- Data breach vectors: There’s malicious hacking which people most frequently think of, but there’s also the growing prevalence of exposed DBs and backups. The former is frequently due to well-known vulnerabilities and sloppy coding, the latter is usually misconfigured environments.
- Data breaches can take years to discover: Particularly in 2016 and 2017, we’ve seen incidents from many years earlier suddenly emerging. Extending that observation, we simply have no idea how many other incidents have already occurred and are yet to come to light.
- We’ve created a perfect storm of data exposure: Easily accessible cloud services at a very low price point combined with an explosion in the number of online services collecting data plus the emergence of IoT thrown in as well means a rapidly increasing attack surface.
- Data maximisation is the norm: Services want to collect as much data as they can from users for all sorts of reasons beyond what’s necessary for the function of the service. It’s also data that doesn’t get purged; sign up to a forum now and give them your date of birth (because you know, they might want to send you a birthday message) and that data will still be there a decade from now.
- Breaches are really extensively redistributed: It still blows me away how rampant this is. Obviously, there’s distribution for commercial purposes (BTC in exchange for data), but there’s also an enormously active trading scene where people (often kids), are just swapping data.
- The immutability of exposed data attributes: The problem with KBA is the assumption that knowledge alone can be used for verification. When we’re talking about “static” KBA (that is knowledge that doesn’t change), when your mother’s maiden name is leaked you’re going to have a hard time of it because you can’t change that like you can a password.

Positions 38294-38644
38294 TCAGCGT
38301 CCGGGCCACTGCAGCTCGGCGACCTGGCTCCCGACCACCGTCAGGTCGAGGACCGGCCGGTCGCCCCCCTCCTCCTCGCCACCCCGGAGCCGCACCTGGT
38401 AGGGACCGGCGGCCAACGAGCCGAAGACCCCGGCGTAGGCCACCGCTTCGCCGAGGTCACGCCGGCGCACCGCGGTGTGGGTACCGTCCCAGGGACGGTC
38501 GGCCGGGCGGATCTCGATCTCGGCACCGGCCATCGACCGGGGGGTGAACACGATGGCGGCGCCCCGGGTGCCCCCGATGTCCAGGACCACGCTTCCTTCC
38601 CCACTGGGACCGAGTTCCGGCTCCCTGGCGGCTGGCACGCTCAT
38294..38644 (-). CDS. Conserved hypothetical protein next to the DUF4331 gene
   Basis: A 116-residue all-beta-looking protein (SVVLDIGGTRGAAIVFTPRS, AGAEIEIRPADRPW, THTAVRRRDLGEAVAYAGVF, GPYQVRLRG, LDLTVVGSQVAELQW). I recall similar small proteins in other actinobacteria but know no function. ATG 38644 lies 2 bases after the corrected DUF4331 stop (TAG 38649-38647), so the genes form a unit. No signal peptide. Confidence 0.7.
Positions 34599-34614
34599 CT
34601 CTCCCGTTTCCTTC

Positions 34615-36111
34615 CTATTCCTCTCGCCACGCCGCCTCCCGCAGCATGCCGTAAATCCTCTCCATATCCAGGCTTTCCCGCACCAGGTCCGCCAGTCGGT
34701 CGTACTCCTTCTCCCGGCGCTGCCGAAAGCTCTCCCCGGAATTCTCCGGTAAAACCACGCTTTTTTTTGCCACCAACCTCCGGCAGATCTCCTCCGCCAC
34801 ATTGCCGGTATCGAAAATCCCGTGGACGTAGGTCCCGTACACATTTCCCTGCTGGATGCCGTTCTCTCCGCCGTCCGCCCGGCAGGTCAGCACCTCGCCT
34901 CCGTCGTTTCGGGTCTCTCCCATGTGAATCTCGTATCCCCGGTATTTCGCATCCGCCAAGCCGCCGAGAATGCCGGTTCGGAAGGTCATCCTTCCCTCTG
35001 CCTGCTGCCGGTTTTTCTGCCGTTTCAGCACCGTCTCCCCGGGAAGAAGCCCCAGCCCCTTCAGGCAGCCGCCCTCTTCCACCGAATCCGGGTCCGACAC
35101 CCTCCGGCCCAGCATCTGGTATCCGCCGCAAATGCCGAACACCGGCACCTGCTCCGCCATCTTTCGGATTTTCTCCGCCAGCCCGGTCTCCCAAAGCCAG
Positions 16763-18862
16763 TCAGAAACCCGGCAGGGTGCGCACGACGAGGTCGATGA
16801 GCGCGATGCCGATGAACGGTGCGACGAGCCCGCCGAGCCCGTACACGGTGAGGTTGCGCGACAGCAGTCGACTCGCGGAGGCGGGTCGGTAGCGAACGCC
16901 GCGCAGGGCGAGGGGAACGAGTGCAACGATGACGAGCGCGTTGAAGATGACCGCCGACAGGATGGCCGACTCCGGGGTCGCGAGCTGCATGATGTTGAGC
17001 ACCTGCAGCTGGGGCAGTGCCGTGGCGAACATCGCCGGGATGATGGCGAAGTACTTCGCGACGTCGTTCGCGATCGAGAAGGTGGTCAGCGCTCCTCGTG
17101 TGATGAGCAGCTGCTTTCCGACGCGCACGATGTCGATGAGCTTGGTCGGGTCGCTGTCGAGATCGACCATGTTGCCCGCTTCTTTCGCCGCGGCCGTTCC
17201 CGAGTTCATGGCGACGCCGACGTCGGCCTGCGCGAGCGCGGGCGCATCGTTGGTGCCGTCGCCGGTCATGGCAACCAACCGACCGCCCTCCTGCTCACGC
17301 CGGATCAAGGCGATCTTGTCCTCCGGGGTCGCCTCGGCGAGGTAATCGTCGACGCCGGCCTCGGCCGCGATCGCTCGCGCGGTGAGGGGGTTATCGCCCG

- The irrevocability of exposed data: This speaks to the question I so frequently hear: “Can you remove my data from the internet?” No, it’s near on impossible and once that data starts spreading, the data breach genie never goes back into the bottle.
- The power of OSINT data: I want to make a really firm point here that whilst data breaches are terrible and they’re leaking a lot of our info, we’ve also become pretty good at doing it ourselves. Open source intelligence data is all over the place, especially due to social media and the very attributes we so frequently share are the ones being used for KBA (“Happy birthda… ah crap”).
- Aggregation of multiple sources compounds the problem: When I look at data loaded into HIBP, I frequently see multiple different data points on the same individual exposed in different breaches. When you aggregate these together, you get a much richer data set on the individual, especially once combined with that OSINT data as well.
- The resultant impact on KBA: All of the above culminates in the feasibility of KBA no longer being what it once was. What worked in the 90’s simply doesn’t translate to an era in which so much of our data is exposed so extensively.
Incidentally, I’ve decided not to mention specific data breaches but rather to focus on the patterns we’re seeing in the industry. If I’m asked for examples then there’s certainly no shortage to choose from, but I felt it was better to focus on the patterns rather than specific organisations’ shortcomings.
So that’s what’s been going on in my world and come next week, I’ll be sitting there on the other side of the world in the most formal environment I’ve ever been in talking to very important people and saying “pwned” a lot. It’s an amazing opportunity to position infosec and data breaches in front of lawmakers and it’s one I want to make the most of. Please do share your thoughts in the comments below and help me ensure the right issues get the airtime they deserve.